In May 2012, JP Morgan Chase announced an estimated trading loss of $2 billion. After the details were finalized, actual losses exceeded $6 billion. As a result, Ernesto Espinoza brought a derivative shareholder action against JPMorgan’s directors and officers for breach of fiduciary duty and related claims.
Around the same time of the announced losses, Espinoza formally demanded the board investigate and commence proceedings against various executives involved in the incident and those responsible for risk management within the corporation. The board created a Review Committee, consisting of three outside directors, outside counsel, and an expert advisor. In addition to the Review Committee, JP Morgan’s Management Task Force conducted a separate investigation. Eight months later, the Review Committee refused Espinoza’s demand, determining that it was against the company's best interests to litigate.
After the district court dismissed Espinoza’s complaint twice, Espinoza argued that the investigation was insufficient because it failed to take into consideration the executives’ subsequent statements after the "London Whale" incident. For the third time, the district court granted JPMorgan’s motion to dismiss for failure to plead sufficient facts to rebut the business judgment rule presumption. Espinoza appealed again. (Espinoza v. Dimon, et al., 2015 U.S. App. LEXIS 21021).
On a de novo review of the complaint, the Second Circuit determined the appeal presented an unclear question of Delaware law. The court certified the following question to the Delaware Supreme Court:
If a shareholder demand that a board of directors investigate both an underlying wrongdoing and subsequent misstatements by corporate officers about that wrongdoing, what factors should a court consider in deciding whether the board acted in a grossly negligent fashion by focusing its investigation solely on the underlying wrongdoing?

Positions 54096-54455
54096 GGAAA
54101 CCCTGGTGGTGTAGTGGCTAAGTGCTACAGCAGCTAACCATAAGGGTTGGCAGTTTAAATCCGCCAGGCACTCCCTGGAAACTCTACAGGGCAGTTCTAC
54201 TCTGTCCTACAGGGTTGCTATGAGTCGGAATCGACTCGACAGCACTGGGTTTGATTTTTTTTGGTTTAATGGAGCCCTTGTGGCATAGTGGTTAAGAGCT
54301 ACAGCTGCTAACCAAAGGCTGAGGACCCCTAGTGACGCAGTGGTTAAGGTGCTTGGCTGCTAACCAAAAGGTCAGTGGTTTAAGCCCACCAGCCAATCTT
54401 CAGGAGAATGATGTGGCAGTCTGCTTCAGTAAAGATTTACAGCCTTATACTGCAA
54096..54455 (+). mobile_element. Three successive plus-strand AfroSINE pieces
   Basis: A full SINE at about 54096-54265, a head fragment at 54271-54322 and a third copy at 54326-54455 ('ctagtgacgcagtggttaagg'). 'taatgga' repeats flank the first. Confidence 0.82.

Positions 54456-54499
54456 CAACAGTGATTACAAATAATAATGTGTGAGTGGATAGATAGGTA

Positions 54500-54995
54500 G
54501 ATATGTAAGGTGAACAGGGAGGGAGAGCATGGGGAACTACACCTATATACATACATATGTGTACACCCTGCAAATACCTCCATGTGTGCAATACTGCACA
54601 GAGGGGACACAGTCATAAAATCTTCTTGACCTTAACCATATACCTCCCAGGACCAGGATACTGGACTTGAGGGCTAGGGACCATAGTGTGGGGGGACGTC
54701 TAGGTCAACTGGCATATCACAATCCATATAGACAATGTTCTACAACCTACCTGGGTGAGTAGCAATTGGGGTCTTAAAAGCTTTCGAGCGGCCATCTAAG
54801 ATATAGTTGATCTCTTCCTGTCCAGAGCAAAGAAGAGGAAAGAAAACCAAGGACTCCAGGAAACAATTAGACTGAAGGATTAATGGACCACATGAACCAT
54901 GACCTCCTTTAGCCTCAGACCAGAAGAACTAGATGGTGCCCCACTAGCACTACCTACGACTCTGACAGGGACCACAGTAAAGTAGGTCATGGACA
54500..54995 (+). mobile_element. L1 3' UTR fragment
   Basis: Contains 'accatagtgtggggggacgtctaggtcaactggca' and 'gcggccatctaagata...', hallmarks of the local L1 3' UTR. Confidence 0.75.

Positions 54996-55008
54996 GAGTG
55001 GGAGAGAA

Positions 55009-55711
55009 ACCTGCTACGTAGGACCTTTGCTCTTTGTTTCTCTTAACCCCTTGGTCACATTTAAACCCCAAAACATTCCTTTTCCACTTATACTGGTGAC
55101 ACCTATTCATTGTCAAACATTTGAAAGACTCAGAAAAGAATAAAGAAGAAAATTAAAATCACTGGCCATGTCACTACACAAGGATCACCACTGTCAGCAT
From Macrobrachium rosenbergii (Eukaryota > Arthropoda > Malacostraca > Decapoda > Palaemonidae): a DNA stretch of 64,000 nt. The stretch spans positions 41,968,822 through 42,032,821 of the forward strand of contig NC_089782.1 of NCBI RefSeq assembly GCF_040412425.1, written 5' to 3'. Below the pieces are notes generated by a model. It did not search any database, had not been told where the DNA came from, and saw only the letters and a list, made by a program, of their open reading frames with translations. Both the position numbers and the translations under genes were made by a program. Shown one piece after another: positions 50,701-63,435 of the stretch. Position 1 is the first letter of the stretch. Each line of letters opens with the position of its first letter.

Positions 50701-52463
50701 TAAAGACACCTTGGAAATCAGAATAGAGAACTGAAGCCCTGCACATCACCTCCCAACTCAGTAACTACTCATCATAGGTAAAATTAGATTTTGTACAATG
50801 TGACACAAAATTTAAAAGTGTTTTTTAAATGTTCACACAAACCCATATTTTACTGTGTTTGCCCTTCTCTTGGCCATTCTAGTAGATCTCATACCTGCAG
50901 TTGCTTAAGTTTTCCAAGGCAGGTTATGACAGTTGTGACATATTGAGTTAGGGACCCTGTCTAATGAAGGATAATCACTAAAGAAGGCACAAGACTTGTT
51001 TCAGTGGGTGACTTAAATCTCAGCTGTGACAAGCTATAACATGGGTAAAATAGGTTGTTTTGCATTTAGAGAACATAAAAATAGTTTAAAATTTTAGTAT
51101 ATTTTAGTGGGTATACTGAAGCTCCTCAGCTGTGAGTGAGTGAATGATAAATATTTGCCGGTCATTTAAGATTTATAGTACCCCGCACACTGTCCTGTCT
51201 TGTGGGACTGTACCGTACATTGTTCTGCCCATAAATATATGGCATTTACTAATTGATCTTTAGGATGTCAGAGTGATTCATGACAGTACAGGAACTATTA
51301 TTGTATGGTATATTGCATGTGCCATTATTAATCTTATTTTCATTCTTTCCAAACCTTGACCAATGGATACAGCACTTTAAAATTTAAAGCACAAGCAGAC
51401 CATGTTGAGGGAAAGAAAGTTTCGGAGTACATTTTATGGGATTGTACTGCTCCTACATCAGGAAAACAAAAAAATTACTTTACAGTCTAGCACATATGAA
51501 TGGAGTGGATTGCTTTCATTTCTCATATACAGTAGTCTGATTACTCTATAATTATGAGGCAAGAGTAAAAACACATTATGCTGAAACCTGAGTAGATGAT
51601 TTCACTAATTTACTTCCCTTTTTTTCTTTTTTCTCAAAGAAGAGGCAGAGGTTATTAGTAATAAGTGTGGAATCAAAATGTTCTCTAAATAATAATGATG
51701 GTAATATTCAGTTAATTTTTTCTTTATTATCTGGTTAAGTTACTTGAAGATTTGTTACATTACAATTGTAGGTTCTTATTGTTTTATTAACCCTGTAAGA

In its response, the Delaware Supreme Court emphasized that review of a decision to initiate legal proceedings starts with the premise that such decision is an internal corporate matter within the board’s discretion. The merits of the board’s decision did not control the matter. In order to defeat the motion to dismiss, Espinoza had to plead sufficient facts to demonstrate the decision not to initiate legal proceedings constituted gross negligence.
Espinoza’s claims failed again. The court found JP Morgan’s investigation exhaustive, resulting in many of the demands Espinoza made on the board, as well as acknowledging many of the subsequent statements Espinoza based his latest argument upon. The Delaware Supreme Court noted that JP Morgan may have had two materially distinct categories to investigate, and that the investigation of only one could constitute gross negligence, but that the crucial question was the importance of the matter not investigated in the entire context. Espinoza’s claim as to the subsequent statements was one of five demands. The board’s decision was protected by the business judgment rule.
In addition to granting the motion to dismiss, the Second Circuit enunciated two practical considerations for refusal letters. First, that requiring boards to provide a detailed response to every issue raised in a demand letter would provide an incentive to plaintiffs to laundry list an excessive number of demands. Second, that providing a detailed refusal letter could expose the board to other legal risks, an effect contrary to the board’s duty to mitigate risk.
The court affirmed dismissal of Espinoza’s complaint.